Collective health insurance can be costly

Health insurance via your employer? You could be paying too much The chances are that your health insurance policy is part of a collective plan which you signed up to via work, a sports club or even your local council. But you could very well be paying more than you should. Almost two-thirds of the Dutch population are insured through a collective plan - a type of insurance scheme set up for a group of people, such as company colleagues, a patient organisation or a local authority. Even nature protection groups like the Wadden Vereniging offer special health policies for members. If you sign up for a collective agreement you are offered a seemingly attractive discount on your monthly health insurance premium. But beware! Research by comparison website Zorgwijzer.nl shows that you could actually be paying for the discount out of your own pocket. Spokesman Koen Kuijper says there are numerous cases where an individual insurance plan is cheaper than one that is set up through a collective. 'There are over 50,000 different collective policies...  More >


Podcast: The Soros Eye Shadow Edition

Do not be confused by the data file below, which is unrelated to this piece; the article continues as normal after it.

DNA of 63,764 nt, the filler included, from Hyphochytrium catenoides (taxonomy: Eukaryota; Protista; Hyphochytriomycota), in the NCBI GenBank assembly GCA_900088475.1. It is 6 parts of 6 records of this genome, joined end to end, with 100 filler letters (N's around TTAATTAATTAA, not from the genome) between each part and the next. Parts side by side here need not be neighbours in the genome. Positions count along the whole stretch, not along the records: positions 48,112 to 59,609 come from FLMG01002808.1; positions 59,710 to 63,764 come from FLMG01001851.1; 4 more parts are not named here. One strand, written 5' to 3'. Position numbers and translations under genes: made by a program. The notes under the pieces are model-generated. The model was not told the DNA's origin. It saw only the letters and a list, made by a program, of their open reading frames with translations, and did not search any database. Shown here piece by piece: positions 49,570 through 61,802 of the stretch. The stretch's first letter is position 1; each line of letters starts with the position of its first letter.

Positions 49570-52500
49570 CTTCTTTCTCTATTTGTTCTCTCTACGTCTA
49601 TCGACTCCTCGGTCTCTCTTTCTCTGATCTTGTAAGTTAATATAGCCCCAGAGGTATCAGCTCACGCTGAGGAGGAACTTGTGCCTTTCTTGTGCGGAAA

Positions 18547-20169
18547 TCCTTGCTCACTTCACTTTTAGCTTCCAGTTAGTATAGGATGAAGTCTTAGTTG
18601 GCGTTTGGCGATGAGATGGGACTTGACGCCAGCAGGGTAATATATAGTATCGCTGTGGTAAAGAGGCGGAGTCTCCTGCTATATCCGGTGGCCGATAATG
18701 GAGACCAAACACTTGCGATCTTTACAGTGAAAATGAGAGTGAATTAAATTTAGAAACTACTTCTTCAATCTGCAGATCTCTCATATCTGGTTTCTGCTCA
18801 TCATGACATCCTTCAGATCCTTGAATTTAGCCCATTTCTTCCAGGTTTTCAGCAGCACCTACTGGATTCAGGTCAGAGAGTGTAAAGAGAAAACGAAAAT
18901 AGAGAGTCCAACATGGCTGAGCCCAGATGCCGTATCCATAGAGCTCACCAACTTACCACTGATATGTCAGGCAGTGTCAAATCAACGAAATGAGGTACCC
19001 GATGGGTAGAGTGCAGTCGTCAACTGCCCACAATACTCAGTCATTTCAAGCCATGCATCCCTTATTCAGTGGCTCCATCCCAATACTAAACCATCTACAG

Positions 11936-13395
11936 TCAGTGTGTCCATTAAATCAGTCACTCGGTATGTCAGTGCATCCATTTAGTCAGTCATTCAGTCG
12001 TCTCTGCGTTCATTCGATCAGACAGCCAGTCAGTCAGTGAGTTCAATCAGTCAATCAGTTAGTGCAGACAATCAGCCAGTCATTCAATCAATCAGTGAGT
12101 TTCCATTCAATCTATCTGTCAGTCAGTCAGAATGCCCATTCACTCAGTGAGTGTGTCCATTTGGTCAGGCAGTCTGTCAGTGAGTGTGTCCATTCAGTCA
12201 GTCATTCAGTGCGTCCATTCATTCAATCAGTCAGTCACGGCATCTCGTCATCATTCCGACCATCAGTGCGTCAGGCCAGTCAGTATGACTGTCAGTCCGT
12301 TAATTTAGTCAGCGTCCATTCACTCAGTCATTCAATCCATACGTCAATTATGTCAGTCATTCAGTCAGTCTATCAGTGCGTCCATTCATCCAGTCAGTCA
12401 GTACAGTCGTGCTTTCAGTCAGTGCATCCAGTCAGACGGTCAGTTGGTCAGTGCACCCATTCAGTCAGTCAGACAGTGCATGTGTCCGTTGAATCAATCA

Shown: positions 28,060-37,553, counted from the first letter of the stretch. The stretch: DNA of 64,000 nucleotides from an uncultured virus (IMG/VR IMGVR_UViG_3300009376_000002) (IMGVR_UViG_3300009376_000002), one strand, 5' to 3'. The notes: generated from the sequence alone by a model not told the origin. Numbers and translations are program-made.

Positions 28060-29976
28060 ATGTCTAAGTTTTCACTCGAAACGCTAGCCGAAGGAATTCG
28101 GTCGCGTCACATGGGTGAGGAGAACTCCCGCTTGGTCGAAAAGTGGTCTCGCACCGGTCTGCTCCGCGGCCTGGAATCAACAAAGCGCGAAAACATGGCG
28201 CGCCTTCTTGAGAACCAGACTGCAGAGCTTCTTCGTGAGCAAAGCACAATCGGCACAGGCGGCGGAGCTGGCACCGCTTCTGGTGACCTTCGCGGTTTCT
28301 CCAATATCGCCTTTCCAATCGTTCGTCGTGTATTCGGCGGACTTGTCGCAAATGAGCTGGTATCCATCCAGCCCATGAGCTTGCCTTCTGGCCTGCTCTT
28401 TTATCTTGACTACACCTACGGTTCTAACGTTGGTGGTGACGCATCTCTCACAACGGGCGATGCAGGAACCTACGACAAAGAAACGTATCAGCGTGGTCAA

DutchNews podcast – The George Soros Eye Shadow Palettes Edition – Week 49 As a round-the-clock deportation-busting church service draws the attention of the world's media, Amsterdam calls time on the giant letters outside the Rijksmuseum, Dick Advocaat causes some ophef when he gets a time out in the referee's room and Emile Ratelband is told he can't turn the clock back on his passport. We also discuss why the Marrakesh pact to control migration has sparked a heated debate both in the Tweede Kamer and internationally. Ophef of the week: Intratuin's packaged pine cones create needle on Twitter TOP STORY Non-stop church service stops government deporting Armenian family NEWS Government aims to cut number of road deaths to zero by 2030 Shell to link executive bonuses to carbon emissions targets Giant Iamsterdam letters removed from city's Museumplein Emile Ratelband loses fight to cut 20 years from his age SPORT Oranje draw Germany in European Championship qualifiers DISCUSSION: Marrakech migration pact Dutch Parliament...  More >